During JPMorgan Chase’s investor day in February, Chief Financial Officer Marianne Lake said the company expects deposits to reprice at a faster pace than in previous cycles. Analysts will likely look for other executives to weigh in on the matter in the weeks ahead.

For the time being, though, big banks may defy Wall Street expectations and continue to reap the low deposit rates.

“What you’re going to see is deposit costs are going to be a lot lower than the Street are expecting,” Klock said.

Warning signs on credit?

No major credit problems are expected to pop up in the first-quarter reports. Still, auto and commercial real estate will remain a key focus.

Analysts will likely ask bankers about their outlook for multifamily loans. Apartment construction has recently boomed in major cities across the country to meet rising demand for rental units. But as millennials have started to reach their mid-30s, many have begun moving out to the suburbs — meaning cities could face a glut of apartments in the years ahead, according to Cassidy.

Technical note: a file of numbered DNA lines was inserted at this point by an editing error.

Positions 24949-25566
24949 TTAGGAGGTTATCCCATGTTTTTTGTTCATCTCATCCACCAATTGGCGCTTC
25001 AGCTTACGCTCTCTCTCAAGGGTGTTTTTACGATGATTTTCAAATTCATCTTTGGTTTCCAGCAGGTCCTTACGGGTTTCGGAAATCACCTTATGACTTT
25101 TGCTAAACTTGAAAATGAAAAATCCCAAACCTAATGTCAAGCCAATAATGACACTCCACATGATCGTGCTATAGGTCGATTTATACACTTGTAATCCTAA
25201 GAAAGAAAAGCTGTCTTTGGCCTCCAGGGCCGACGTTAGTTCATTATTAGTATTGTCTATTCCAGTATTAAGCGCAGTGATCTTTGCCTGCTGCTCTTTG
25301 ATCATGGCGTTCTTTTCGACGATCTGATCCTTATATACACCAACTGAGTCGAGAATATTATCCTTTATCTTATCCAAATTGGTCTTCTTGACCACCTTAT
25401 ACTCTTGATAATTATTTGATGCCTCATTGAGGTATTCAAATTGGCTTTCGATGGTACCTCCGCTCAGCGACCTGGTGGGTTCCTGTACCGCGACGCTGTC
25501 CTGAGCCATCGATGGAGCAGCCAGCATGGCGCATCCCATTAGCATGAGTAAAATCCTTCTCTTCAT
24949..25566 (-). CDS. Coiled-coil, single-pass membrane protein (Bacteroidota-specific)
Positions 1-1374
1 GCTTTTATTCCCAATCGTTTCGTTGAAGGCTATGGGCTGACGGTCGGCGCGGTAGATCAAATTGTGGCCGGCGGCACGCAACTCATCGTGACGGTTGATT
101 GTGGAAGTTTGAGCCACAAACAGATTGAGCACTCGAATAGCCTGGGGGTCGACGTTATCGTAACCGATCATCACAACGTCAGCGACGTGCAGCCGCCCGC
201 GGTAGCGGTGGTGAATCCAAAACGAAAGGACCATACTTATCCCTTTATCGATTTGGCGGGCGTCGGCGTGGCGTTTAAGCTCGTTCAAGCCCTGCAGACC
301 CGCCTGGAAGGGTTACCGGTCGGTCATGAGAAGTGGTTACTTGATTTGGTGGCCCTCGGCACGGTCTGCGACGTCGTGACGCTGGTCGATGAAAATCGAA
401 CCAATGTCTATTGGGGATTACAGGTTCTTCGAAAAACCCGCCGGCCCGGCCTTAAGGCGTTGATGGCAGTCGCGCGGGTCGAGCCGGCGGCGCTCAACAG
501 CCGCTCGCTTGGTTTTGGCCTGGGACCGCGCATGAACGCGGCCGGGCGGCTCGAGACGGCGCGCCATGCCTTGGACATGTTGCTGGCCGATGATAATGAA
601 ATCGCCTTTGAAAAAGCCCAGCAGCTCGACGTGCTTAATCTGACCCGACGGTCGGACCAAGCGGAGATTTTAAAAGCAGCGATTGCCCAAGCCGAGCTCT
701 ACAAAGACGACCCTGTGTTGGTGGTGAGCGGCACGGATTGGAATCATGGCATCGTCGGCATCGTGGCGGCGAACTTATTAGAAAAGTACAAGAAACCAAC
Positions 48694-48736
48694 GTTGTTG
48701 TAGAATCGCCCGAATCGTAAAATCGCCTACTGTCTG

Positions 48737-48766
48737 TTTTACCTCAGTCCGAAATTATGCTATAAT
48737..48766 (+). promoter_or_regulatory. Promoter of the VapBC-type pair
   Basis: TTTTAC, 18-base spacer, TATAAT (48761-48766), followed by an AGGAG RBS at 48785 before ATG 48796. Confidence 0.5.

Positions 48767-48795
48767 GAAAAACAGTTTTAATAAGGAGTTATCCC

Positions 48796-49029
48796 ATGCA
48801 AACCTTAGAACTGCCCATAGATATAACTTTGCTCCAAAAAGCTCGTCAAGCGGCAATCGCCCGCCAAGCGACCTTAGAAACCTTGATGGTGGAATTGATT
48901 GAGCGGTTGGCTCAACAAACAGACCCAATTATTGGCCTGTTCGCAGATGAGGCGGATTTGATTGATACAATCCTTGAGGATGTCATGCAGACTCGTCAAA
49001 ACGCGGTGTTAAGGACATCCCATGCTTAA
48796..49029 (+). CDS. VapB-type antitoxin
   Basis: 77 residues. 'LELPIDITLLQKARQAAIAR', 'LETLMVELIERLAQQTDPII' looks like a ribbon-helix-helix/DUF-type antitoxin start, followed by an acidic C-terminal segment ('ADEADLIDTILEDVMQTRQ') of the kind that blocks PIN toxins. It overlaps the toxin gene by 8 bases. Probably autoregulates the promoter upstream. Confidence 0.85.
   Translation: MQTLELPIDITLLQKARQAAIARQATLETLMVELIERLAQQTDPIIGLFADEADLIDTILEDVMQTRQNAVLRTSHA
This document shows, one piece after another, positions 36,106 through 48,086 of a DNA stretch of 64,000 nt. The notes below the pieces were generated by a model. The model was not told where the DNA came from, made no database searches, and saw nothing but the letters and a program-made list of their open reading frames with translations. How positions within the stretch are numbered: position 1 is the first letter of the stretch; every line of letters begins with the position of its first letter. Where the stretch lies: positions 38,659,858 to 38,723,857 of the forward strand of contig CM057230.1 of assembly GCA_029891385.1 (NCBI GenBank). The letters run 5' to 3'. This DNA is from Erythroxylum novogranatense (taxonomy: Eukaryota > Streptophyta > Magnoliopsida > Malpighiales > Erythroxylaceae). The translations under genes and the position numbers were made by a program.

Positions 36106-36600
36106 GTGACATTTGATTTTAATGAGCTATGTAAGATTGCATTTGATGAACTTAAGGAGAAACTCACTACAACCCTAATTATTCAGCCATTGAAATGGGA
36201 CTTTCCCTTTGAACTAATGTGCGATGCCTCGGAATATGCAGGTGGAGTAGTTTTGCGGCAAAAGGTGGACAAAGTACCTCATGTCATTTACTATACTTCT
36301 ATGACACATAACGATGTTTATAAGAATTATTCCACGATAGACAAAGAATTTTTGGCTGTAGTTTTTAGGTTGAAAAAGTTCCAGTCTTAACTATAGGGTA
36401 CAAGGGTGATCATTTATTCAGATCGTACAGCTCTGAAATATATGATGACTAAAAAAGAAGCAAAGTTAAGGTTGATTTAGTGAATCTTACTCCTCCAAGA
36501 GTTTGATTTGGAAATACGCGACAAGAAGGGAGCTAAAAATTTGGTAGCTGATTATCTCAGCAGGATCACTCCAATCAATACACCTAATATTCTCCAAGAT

“Every major city in the country is going to have a multifamily problem” in the next few years, Cassidy said.

In densely populated markets such as New York, supply issues may be limited to luxury units, as rents for midpriced apartments remain stable, he added.

Auto loans will also be in the spotlight. While most big banks have recently pulled back from the market, amid concerns about pricing and credit quality, several regional banks such as BB&T and Huntington Bancshares have sizeble auto portfolios.

BB&T is one of the major banks with significant exposure to subprime auto borrowers, through Regional Acceptance Corp., its subsidiary auto division. While the company’s auto portfolio is still small, generating about 6% of net income during the fourth quarter, yields have recently fallen and charge-offs have edged upward.

“Banks are reassessing their risk in that sector,” Klock said.

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Kristin Broughton

Kristin Broughton

Kristin Broughton is a reporter for American Banker, where she writes about the business of national and regional banking.